All information provided about the law is very general in nature and should not be relied upon as legal advice. Every situation is different and should be analyzed by a lawyer who can provide individualized advice based on the facts involved in your unique situation, and a consideration of all of the nuances of the statutes and case law that apply at the time.
Should I give a recorded statement after an accident?
Before speaking to an insurance company, including your own, you should consult with an attorney.
The following are a few things an adjuster might say to you in order to obtain a recorded statement.
- “There is an issue with liability.”
- “An investigation must be completed before making repairs to your car.”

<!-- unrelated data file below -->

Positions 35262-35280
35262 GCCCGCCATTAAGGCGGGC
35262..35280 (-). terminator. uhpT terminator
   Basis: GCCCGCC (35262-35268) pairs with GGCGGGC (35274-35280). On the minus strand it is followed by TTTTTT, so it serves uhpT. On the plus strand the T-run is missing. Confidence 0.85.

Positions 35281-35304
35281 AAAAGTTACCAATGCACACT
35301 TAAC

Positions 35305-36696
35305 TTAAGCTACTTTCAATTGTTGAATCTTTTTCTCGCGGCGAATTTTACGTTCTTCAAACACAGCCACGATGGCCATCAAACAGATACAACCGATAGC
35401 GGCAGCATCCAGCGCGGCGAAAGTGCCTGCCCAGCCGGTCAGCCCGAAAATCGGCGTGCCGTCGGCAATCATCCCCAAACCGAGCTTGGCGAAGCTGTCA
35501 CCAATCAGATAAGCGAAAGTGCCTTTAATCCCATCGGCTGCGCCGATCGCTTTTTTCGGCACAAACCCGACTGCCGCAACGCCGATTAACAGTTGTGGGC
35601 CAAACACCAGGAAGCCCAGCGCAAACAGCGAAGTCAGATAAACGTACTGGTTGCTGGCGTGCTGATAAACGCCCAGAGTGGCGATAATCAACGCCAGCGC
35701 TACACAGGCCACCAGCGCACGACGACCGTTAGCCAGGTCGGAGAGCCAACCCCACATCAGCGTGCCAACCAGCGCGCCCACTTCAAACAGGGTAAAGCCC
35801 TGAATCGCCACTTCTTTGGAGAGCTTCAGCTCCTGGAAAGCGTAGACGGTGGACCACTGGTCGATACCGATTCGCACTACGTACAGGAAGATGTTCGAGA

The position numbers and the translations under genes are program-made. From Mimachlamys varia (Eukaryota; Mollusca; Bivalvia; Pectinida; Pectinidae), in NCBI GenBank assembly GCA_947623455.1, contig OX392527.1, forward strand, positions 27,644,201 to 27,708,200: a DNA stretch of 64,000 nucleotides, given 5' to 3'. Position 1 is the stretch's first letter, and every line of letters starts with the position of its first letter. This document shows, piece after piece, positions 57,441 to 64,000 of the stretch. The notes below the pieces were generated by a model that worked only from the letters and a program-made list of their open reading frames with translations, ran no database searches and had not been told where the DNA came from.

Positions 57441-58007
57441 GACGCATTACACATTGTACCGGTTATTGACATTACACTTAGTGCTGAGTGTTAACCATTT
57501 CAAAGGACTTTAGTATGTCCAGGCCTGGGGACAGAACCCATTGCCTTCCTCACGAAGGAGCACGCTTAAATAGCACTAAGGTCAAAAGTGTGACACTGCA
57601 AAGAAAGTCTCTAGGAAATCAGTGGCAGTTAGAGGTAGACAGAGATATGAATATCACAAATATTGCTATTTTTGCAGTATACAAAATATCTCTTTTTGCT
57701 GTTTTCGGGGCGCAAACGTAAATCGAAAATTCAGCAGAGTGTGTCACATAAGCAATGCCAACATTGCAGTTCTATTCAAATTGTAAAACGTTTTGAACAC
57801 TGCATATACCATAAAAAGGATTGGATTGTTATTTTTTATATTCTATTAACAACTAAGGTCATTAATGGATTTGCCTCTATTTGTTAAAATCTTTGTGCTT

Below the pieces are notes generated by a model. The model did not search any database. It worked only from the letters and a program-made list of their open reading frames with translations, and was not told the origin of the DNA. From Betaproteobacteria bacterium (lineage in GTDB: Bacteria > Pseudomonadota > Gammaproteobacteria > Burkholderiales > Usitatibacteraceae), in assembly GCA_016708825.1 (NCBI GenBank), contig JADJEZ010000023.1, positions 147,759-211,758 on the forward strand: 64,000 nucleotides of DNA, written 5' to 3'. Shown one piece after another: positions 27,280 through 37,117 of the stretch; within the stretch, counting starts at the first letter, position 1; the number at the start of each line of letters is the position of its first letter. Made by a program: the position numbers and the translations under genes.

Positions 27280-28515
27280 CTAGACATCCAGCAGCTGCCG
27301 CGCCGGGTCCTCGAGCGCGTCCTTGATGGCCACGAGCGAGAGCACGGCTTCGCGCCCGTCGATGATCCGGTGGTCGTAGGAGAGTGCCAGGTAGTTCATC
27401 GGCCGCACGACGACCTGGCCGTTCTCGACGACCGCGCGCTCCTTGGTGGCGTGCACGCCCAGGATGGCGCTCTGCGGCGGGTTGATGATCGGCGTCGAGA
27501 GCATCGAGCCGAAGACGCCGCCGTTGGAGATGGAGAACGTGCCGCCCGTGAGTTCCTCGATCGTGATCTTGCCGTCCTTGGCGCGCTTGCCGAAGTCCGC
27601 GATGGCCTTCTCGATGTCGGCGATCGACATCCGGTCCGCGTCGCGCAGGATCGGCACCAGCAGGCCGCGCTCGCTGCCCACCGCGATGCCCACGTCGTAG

- “We can’t finish that investigation unless you give us a recorded statement.”
In our experience, adjusters often contact victims and tell them that in order to complete their investigation, they must obtain a recorded statement. In reality, you are not legally under any obligation to provide such statements to the at-fault driver’s insurance carrier, but you may be contractually required to do so with your own insurance company. However, you have the right to obtain representation prior to giving such statements.
It is important to remember that after an accident, insurance companies (even yours!) are not on your side. Their goal is to obtain any information they can from you that would provide a basis for diminishing or denying your claim, including taking your statements out of context. You should always consult with an attorney prior to giving such statements, because doing so without counsel can negatively impact your case.